Hello, Mister Chips
Typically, there are three ways to make money at on-line poker.
1. Win a freeroll.
2. Play the tables.
3. Play the tournaments and sit-and-gos
I don’t recommend #2; it’s an excellent way to lose money until you’re very familiar with on-line play.
If you have no money, freerolls are typically the way to go. Freerolls are basically free-for-alls with ten or twenty participants finishing up ‘in the money.’ This sounds great, but some on-line poker sites permit well over 8,000 people gunning for the same winnings.
Depending on the freeroll type, your winnings may not be remarkable, but there are benefits: you won money without paying anything; you experienced several different types of player and playing strategy; and you actually beat x – 19 (to x – 1) people whose hold on their chips ended before yours.
Winning (or ending up in the money) a freeroll is no small victory; some players disdain freeroll winners, but you’ve beaten some heavy odds if you’ve succeeded where so many have failed. Poker.com recognizes this by awarding its freeroll champions with ‘Accolades’ — graphic ribbons, trophies &c — in addition to cash. The Accolades are a form of recognition, but may serve other purposes as well; I’ve never finished first in a freeroll, but find I get some satisfaction in taking someone out in a tournament who has.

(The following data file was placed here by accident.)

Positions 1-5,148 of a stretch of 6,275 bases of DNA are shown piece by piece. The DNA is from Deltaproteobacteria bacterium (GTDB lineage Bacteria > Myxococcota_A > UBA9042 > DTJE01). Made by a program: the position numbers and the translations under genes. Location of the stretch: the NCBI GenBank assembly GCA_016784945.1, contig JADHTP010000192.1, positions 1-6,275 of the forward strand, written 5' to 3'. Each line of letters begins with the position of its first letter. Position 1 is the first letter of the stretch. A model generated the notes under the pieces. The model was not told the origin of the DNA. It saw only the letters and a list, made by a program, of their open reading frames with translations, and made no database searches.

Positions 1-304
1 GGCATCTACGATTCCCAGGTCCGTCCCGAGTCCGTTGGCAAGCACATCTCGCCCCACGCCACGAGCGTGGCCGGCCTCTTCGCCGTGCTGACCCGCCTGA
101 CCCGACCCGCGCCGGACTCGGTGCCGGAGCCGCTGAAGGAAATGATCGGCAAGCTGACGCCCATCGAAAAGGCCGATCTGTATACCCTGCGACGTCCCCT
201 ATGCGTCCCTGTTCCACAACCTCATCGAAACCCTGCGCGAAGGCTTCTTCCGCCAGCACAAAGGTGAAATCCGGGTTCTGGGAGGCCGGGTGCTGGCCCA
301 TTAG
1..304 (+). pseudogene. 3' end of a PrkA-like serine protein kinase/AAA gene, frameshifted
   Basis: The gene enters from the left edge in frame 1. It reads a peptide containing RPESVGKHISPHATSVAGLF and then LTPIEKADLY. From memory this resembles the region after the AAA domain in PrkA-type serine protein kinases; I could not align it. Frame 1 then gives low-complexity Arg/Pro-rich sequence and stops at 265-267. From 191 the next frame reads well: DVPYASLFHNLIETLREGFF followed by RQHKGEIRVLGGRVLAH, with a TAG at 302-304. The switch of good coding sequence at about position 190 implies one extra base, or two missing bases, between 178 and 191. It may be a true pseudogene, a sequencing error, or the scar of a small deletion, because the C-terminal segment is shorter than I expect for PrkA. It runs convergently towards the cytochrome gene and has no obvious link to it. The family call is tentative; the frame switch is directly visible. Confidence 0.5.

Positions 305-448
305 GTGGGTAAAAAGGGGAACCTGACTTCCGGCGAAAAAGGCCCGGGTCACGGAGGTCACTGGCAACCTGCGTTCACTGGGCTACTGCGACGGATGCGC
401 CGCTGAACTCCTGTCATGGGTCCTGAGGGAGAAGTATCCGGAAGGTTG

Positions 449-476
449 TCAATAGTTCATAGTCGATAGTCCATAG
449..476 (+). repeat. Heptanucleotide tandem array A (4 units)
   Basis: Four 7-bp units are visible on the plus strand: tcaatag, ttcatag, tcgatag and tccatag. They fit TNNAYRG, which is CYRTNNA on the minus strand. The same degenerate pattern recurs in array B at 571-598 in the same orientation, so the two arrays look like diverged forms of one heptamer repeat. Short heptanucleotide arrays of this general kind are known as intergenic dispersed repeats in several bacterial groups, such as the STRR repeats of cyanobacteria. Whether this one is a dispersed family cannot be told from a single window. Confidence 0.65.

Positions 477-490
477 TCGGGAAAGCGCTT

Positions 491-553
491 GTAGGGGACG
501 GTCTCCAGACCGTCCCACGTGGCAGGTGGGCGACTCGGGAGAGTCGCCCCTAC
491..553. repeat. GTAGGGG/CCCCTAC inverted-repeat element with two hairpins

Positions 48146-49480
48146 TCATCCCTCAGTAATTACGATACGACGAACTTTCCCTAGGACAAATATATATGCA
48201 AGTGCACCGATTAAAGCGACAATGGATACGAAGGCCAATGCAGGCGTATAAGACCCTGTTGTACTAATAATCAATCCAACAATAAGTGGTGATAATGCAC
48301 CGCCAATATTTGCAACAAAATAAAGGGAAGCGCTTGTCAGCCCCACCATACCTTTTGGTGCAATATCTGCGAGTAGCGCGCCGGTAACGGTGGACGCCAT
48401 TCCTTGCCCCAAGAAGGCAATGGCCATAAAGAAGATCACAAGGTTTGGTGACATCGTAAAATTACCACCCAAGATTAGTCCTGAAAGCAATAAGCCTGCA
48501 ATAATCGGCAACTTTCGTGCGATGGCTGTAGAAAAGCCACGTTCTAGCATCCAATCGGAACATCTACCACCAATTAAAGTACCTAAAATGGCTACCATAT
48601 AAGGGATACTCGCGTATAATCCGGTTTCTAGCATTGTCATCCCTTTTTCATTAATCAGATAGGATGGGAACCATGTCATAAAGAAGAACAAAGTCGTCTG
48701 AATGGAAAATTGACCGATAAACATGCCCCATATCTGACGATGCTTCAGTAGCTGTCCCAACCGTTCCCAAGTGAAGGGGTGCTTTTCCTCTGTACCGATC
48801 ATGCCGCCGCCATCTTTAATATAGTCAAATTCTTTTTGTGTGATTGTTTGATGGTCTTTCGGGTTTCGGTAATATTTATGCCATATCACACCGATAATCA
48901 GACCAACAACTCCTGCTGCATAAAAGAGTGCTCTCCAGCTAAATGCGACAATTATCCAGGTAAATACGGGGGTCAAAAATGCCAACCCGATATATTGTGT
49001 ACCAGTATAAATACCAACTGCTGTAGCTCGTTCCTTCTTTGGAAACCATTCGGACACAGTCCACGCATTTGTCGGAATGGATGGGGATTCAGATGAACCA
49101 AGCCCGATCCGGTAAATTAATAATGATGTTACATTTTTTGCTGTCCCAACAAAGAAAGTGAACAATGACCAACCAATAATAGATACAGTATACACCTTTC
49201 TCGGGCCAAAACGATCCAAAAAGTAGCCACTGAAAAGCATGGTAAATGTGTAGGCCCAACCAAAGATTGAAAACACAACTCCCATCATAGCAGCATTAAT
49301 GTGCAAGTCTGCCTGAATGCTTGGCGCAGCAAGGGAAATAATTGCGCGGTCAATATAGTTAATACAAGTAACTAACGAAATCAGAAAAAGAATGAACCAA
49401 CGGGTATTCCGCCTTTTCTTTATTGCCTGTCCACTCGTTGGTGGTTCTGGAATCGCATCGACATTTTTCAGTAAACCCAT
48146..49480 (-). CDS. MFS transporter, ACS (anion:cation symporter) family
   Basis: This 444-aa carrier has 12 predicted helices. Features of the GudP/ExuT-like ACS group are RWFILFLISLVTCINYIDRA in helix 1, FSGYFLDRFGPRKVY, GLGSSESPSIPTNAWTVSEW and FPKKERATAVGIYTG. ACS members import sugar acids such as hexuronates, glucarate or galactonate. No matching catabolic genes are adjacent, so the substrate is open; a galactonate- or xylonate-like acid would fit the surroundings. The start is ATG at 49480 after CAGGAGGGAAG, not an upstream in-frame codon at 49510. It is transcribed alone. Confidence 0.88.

Maybe it’s just me.
Entering two or more concommitent tournaments — for me, anyway — is unwise; playing simultaneous Hold ’em and Omaha tourneys is suicide. There exist people who can knit and waterski at the same time, too. I don’t know how they do it. But individual tournaments, of either ilk, are generally manageable for the likes of me. And, as the people at the tables I play at will tell you, I’m by no means a professional.
But I have been making money.
You can, too.
Real money play doesn’t have to break the bank; Cake Poker (use bonus code EATITTOO . . . you’ll see why) has Sit ‘n Go’s for a dollar. 10 players, three of whom finish ‘in the money.’
After winning (or coming in second or third) a few times, you’ll likely be champing at the bit for the bigger pots. Just remember; never — ever — play with more than you can afford to lose. Every winning streak comes to an unpleasant end . . . and note that luck plays a significant role in both on-line and actual poker.
I’ve seen too, too many Ace-Ace hands lose to believe otherwise.